|Nutrition Facts (per serving)|
|Amount per serving|
|% Daily Value*|
|Total Fat 0g||0%|
|Saturated Fat 0g||0%|
|Total Carbohydrate 15g||5%|
|Dietary Fiber 0g||1%|
|Total Sugars 0g|
|Vitamin C 0mg||0%|
|*The % Daily Value (DV) tells you how much a nutrient in a food serving contributes to a daily diet. 2,000 calories a day is used for general nutrition advice.|
A rice cooker can be a very handy kitchen gadget, especially if you like to make (or eat) a lot of rice. It works by bringing the liquid in the rice recipe to a boil very quickly. Because the rice cooker environment is sealed, it reduces the air pressure over the liquid so it boils faster. A temperature sensor within the machine monitors the heat inside the cooker; when it starts to rise above 212 F (the boiling point of water), that means that the rice has absorbed all the liquid. The cooker will automatically switch to a warm setting. The whole process typically takes about 20 minutes or less.
It's important to read the instructions that come with your rice cooker and follow them to the letter. These instructions were developed by the company for your specific rice cooker. Doing so will ensure you get good results every time.
Not all rice is the same; different textures will produce different outcomes when they are prepared in the rice cooker. For example, short-grain rice such as Arborio rice (used for risotto) and sticky rice (in Asian cuisines) has a lot of starch (also called amylopectin). This starch is highly branched and tends to stick together so that rice will always be stickier and less fluffy than other varieties.
Long-grain rice should be fluffy and not stick together because it has more amylose, a starch molecule that is long and straight. The molecule doesn't get tangled up with other molecules when the rice cooks. Medium-grain rice should be fluffy but with a slightly stickier texture since it has roughly equal amounts of amylose and amylopectin.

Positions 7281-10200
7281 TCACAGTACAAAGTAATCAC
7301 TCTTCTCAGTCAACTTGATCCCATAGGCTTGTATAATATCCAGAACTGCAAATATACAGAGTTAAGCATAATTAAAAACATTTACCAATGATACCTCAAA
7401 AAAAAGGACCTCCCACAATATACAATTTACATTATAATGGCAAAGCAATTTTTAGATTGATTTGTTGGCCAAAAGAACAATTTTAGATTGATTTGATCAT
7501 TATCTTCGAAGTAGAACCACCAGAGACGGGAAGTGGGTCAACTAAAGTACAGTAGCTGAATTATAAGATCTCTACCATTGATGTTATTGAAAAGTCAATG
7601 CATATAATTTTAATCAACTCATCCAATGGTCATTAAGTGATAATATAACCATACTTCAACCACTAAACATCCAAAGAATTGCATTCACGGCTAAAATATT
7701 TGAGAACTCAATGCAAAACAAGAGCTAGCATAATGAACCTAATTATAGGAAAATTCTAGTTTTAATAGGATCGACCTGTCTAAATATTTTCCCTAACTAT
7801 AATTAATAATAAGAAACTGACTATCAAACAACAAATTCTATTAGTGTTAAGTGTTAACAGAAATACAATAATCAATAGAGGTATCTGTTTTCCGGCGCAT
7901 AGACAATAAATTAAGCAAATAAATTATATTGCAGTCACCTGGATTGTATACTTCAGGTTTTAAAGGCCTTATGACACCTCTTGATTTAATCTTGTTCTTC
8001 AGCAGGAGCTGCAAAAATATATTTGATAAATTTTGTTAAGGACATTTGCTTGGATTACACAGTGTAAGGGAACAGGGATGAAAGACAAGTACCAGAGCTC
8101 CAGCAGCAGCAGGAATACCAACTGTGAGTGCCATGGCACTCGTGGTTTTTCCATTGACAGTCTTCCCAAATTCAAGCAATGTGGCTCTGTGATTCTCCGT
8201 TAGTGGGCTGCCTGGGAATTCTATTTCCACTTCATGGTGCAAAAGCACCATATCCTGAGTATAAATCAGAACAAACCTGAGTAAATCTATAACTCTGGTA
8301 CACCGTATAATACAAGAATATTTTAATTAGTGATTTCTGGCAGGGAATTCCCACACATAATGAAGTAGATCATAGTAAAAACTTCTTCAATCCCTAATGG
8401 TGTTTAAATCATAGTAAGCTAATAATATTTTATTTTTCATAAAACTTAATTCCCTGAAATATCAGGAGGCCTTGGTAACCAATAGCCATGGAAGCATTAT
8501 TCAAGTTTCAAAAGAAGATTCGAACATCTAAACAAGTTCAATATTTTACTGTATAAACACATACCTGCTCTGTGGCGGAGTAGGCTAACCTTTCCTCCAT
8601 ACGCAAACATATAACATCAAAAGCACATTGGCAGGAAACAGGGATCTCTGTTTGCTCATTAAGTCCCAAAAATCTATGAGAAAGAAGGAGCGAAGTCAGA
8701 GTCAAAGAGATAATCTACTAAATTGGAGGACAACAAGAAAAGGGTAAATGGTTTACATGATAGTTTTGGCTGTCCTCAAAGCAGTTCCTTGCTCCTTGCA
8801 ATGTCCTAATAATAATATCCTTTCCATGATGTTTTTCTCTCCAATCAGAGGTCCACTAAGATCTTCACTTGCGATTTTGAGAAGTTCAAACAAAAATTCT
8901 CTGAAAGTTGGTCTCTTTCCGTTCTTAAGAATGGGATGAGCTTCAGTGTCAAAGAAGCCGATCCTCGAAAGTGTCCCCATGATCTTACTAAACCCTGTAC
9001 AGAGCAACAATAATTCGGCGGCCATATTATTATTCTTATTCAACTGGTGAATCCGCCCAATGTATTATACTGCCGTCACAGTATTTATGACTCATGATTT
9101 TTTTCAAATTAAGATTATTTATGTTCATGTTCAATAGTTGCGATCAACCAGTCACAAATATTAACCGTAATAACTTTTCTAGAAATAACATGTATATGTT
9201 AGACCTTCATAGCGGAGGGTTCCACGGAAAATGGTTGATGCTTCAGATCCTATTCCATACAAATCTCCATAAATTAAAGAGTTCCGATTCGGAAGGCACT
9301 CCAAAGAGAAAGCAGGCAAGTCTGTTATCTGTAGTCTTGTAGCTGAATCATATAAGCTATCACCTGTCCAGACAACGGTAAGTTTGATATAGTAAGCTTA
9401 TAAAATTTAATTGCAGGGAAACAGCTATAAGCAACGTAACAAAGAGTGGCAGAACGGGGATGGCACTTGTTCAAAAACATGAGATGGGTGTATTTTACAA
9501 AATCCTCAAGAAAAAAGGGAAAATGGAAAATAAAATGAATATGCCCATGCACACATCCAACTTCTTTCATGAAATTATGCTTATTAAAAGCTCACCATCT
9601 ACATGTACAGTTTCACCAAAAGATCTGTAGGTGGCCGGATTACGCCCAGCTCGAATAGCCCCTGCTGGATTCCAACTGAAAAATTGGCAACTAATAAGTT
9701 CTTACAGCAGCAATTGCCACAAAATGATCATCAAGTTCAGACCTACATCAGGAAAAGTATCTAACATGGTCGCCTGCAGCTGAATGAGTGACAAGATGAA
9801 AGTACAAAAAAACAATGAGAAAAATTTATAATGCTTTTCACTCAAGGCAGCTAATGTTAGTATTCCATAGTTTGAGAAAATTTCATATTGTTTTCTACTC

Based on the finished texture you prefer, choose the right rice for your eating preferences. When following the rice cooker instructions, make sure to prepare the rice as dictated by your specific variety. You will also need to measure the rice accurately; most rice cookers will come with their own measuring cups.
Click Play to See This Rice Cooker Explanation and Recipe Come Together
"This recipe includes excellent instructions and a description of how a rice cooker works. I made the rice with 1 cup white jasmine rice, 1 1/2 cups water, and 1/2 teaspoon salt, and it was soft. For firmer rice, use less water. Check your cooker’s manual for the correct ratio of rice and water." —Diana Rattray
1 to 2 cups rice (depending on the type)
2 cups water
1/2 teaspoon salt
Steps to Make It
Gather the ingredients.
Follow the instructions that come with your rice cooker for the type of rice you are preparing. For most rice cookers, combine 1 cup of rice with 1 1/2 to 2 cups of liquid; this will yield about 3 cups of cooked rice or enough for 6 (1/2-cup) servings.
Turn the rice cooker on and let it cook according to the instructions.
Most rice cookers can keep the cooked rice warm for hours without burning. Check to see if your rice cooker has a specific warming setting or if it will activate automatically. Enjoy with your favorite recipes, or on its own.
How to Store and Freeze Rice
- If refrigerated properly, rice can keep for up to five days. Sometimes it's helpful to add a little bit of water before you reheat it if it feels dry to the touch.
- Rice also can be frozen for up to four months. Seal any leftovers in freezer-safe, zip-close bags or freezer-safe containers.
Can You Cook Things Other Than Rice in a Rice Cooker?
Yes. Any grain can be cooked in a rice cooker, such as quinoa, barley, farro, rice pilaf, risotto, polenta, or grits, for example. Your rice cooker manual may even have instructions for these items. You can even steam foods such as vegetables in the rice cooker.